Books by Craig Nova

Released: June 11, 2013

"Nova is a gifted writer of quotidian violence: car wrecks, suicides, animal poisonings, murder. The macabre steadies his prose. Connoisseurs of this sort of not-quite hard-boiled fiction will find much to admire here."
A complex melodrama, set in Boston, about a third-generation attorney who must come to terms with the tawdry legacy of a manipulative father manipulated by his own father and a willful daughter who falls for the wrong guy. Read full book review >
Released: Sept. 11, 2012

"Wildly uneven, by turns cringe-worthy and hilarious, this is an uneventful trip to a worthy destination."
From Nova (The Informer, 2010, etc.), another illustration, painted in noirish tints, that love is all we need. Read full book review >
THE INFORMER by Craig Nova
Released: Feb. 2, 2010

"The author's formidable literary gifts are only occasionally on view in an overly ambitious psychological thriller that provides little persuasive psychology and few thrills."
Chaotic historical mystery from Nova (Cruisers, 2004, etc.), who continues his move toward more heavily plotted work. Read full book review >
CRUISERS by Craig Nova
Released: July 13, 2004

"Like a depressing tale of crime and woe from the evening news but shorn of tabloid extravagance—and with an uncommonly human sensibility."
Cop with relationship problems meets a psychopath computer repairman; differences of opinion ensue. Read full book review >
WETWARE by Craig Nova
Released: Dec. 4, 2001

"Odd and oddly moving, with a strange mix of platonic shadow and human detail giving it a lingering power."
A seductive and intelligent novel about love and freedom set in a dreamlike near future. Read full book review >
Released: Oct. 1, 1999

Acclaimed novelist Nova (The Universal Donor, 1997, etc.) turns his writerly eye to his other great passion, fly-fishing. One of Nova's great strengths as a novelist is his unerring eye for natural detail. In this slender volume, one senses that his experience as a trout fisherman has helped to strengthen that eye. For much of its length, this little book is predicated on the tension between that which is seen above the water's surface and that which takes place out of sight, and the ways in which life beyond the trout stream falls into a series of similar dichotomies. "The events of life and brook trout often meet at the line of demarcation between the world of the fish and the world of the fisherman, between the seen and the unseen," Nova writes at the book's outset. The theme resonates quietly but insistently elsewhere in the book, with a passing reference to New York City's Minetta Lane, under which still runs a now invisible brook, and the artists' lofts of SoHo in the 1960s, when people lived sub rosa in old industrial spaces. For Nova, that tension clearly resonates powerfully in his writing life—in the unseen struggles of the writer seeking a voice, as distinct from the seemingly untroubled surface of the books he produces—and his personal life as well. The book is unflinchingly candid about both the writing process and the hard work of marriage, each of which is seen intertwined with his fishing and his love of nature. For the first two-thirds of the book, Nova delineates both the hidden dangers and multiple rewards of fishing, family, and writing. Regrettably, in its final movement, the book comes a bit unglued, with a couple of anecdotal passages that seem to have been included to flesh out what would have otherwise been a long magazine article. For the most part, an engagingly honest and keenly observed essay, flawed by its dribbling-away ending. Read full book review >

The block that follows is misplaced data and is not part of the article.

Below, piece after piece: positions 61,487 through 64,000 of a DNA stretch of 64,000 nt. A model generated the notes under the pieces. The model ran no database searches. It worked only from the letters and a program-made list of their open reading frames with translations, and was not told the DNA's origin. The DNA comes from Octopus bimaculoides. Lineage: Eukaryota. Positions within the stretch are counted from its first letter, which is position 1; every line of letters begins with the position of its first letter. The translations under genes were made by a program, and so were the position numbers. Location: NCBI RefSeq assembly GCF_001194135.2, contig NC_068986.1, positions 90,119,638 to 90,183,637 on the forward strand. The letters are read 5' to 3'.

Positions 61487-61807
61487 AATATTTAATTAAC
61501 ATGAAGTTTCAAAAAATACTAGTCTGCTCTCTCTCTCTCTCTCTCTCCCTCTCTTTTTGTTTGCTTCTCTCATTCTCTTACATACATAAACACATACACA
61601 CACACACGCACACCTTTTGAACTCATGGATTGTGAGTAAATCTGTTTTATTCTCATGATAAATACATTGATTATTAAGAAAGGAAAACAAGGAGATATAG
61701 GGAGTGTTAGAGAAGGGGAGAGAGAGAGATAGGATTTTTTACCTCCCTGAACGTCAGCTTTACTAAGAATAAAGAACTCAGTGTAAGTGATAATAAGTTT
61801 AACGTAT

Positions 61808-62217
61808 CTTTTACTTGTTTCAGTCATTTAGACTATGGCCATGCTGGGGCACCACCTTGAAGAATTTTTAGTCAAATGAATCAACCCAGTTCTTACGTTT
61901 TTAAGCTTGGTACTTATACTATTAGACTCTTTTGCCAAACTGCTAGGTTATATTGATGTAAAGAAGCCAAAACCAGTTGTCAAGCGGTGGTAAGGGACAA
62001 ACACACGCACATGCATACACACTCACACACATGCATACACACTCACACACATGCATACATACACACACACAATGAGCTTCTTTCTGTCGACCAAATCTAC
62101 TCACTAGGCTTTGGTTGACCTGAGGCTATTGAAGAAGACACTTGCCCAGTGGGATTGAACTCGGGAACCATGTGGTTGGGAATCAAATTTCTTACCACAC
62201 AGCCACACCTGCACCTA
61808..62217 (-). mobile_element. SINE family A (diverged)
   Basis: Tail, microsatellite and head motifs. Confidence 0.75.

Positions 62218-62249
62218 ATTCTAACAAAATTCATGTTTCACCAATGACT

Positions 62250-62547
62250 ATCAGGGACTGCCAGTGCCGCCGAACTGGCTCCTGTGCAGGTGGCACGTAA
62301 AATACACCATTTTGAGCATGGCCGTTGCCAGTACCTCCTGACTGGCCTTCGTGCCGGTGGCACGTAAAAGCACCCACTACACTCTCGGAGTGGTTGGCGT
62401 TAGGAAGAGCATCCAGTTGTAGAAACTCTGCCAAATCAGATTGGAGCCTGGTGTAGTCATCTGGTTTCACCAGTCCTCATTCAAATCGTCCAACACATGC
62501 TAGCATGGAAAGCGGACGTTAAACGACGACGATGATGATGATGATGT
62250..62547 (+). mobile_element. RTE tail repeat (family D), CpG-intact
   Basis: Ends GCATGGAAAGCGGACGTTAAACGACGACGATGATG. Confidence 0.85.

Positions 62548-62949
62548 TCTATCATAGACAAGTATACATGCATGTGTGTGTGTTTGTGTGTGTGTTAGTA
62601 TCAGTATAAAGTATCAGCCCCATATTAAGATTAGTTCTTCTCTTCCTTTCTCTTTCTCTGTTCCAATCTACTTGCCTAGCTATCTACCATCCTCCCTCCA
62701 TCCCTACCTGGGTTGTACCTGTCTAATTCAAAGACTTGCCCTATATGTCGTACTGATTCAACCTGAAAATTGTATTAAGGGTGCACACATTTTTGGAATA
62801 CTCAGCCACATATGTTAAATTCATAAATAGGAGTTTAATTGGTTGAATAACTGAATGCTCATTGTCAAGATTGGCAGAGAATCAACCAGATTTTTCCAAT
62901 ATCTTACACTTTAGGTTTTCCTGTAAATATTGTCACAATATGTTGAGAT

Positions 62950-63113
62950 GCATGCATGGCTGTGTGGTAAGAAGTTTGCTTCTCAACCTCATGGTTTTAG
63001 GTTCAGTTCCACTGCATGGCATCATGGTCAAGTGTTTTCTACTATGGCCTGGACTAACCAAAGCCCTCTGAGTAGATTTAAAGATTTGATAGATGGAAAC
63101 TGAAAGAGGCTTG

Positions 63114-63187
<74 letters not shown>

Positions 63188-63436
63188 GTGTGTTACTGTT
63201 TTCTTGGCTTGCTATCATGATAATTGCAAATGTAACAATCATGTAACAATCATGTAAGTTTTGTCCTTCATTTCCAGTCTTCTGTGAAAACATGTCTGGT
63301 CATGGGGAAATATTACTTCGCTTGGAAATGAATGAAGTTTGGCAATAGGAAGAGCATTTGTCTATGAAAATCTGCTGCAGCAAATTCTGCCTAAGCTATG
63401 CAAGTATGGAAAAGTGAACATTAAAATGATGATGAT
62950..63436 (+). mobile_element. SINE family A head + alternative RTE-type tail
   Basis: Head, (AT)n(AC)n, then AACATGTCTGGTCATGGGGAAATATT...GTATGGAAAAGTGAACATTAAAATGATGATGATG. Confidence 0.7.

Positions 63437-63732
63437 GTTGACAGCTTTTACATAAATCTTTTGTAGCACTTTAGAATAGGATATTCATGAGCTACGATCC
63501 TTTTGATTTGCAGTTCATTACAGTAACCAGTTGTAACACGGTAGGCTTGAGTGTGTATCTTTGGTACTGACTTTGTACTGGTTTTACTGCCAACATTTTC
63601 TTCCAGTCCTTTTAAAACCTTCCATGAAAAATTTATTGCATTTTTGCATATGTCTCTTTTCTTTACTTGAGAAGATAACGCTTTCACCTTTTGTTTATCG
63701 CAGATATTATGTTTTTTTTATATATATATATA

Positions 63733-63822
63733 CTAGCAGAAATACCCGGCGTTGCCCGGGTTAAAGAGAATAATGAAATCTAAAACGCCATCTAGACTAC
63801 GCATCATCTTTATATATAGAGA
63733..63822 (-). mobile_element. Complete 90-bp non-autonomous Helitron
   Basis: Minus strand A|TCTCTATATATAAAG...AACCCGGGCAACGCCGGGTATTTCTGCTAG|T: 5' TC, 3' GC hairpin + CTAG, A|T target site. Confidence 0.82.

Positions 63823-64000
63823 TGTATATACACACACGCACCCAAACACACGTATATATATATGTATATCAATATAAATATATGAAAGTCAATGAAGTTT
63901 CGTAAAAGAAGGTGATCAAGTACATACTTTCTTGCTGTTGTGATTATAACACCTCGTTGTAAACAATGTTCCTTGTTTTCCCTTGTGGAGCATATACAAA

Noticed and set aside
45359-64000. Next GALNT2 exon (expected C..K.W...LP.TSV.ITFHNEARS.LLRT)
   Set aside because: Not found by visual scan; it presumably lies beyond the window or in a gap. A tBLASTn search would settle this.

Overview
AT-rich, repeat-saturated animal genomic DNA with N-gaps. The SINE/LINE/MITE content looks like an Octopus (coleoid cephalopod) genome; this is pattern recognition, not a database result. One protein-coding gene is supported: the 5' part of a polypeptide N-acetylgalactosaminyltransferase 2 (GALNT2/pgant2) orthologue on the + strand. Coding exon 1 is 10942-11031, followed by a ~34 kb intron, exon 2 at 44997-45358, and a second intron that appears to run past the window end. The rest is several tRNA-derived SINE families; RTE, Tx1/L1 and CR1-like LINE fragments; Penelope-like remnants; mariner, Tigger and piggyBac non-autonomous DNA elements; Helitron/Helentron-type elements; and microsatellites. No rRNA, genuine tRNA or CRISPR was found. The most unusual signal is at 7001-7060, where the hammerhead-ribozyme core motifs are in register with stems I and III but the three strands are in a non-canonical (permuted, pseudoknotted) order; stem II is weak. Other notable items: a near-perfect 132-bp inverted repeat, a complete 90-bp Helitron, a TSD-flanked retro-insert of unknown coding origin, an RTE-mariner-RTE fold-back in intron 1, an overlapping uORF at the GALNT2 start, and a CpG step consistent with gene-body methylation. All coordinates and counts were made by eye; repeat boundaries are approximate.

Released: June 10, 1997

Another fine novel by the author of, most recently, The Book of Dreams (1994). Dr. Terry McKechnie is working the emergency room during the 1992 riots in Los Angeles, treating victims of substance abuse and gunshot wounds, when Virginia Lee, the woman he's having an affair with, checks in. She's a herpetologist and has been bitten by a rare and extremely poisonous viper, a taipan from New Guinea. Virginia brings along the appropriate anti-venom, but one of her allergies fights against its effects, and her recovery is problematical. Worse, it becomes clear that she will need blood, but she has a rare type, so rare, in fact, that even Terry's status as a universal donor is useless. After this suspenseful and affecting opener, the novel moves backward in time, to portray the origins of Terry and Virginia's love affair. Virginia is the new wife of Terry's old friend Rick, but the two are helplessly, hopelessly drawn to each other, which they first realize soon after the wedding. Both are moral people, deeply troubled by how they're hurting Rick in a situation that's made even more complicated by Rick's agony at his wife's bedside. He suspects the affair, and he strikes out at Terry even as Terry tries doggedly to save Virginia. In a subplot, Terry's expensive foreign car has recently been stolen. From a police line-up, he identifies ``Number 2'' as the thief, and the suspect, out on bail, tracks Terry, threatens him, and yet also challenges him philosophically during a wild ride around Los Angeles. Turns out Number 2's blood type is the same as Virginia's, a neat though rather too convenient development. Marred by the use of coincidence and Nova's slight tendency toward melodrama. But, even so, the author's spare lyricism and philosophical manner are absorbing, original, and moving. Read full book review >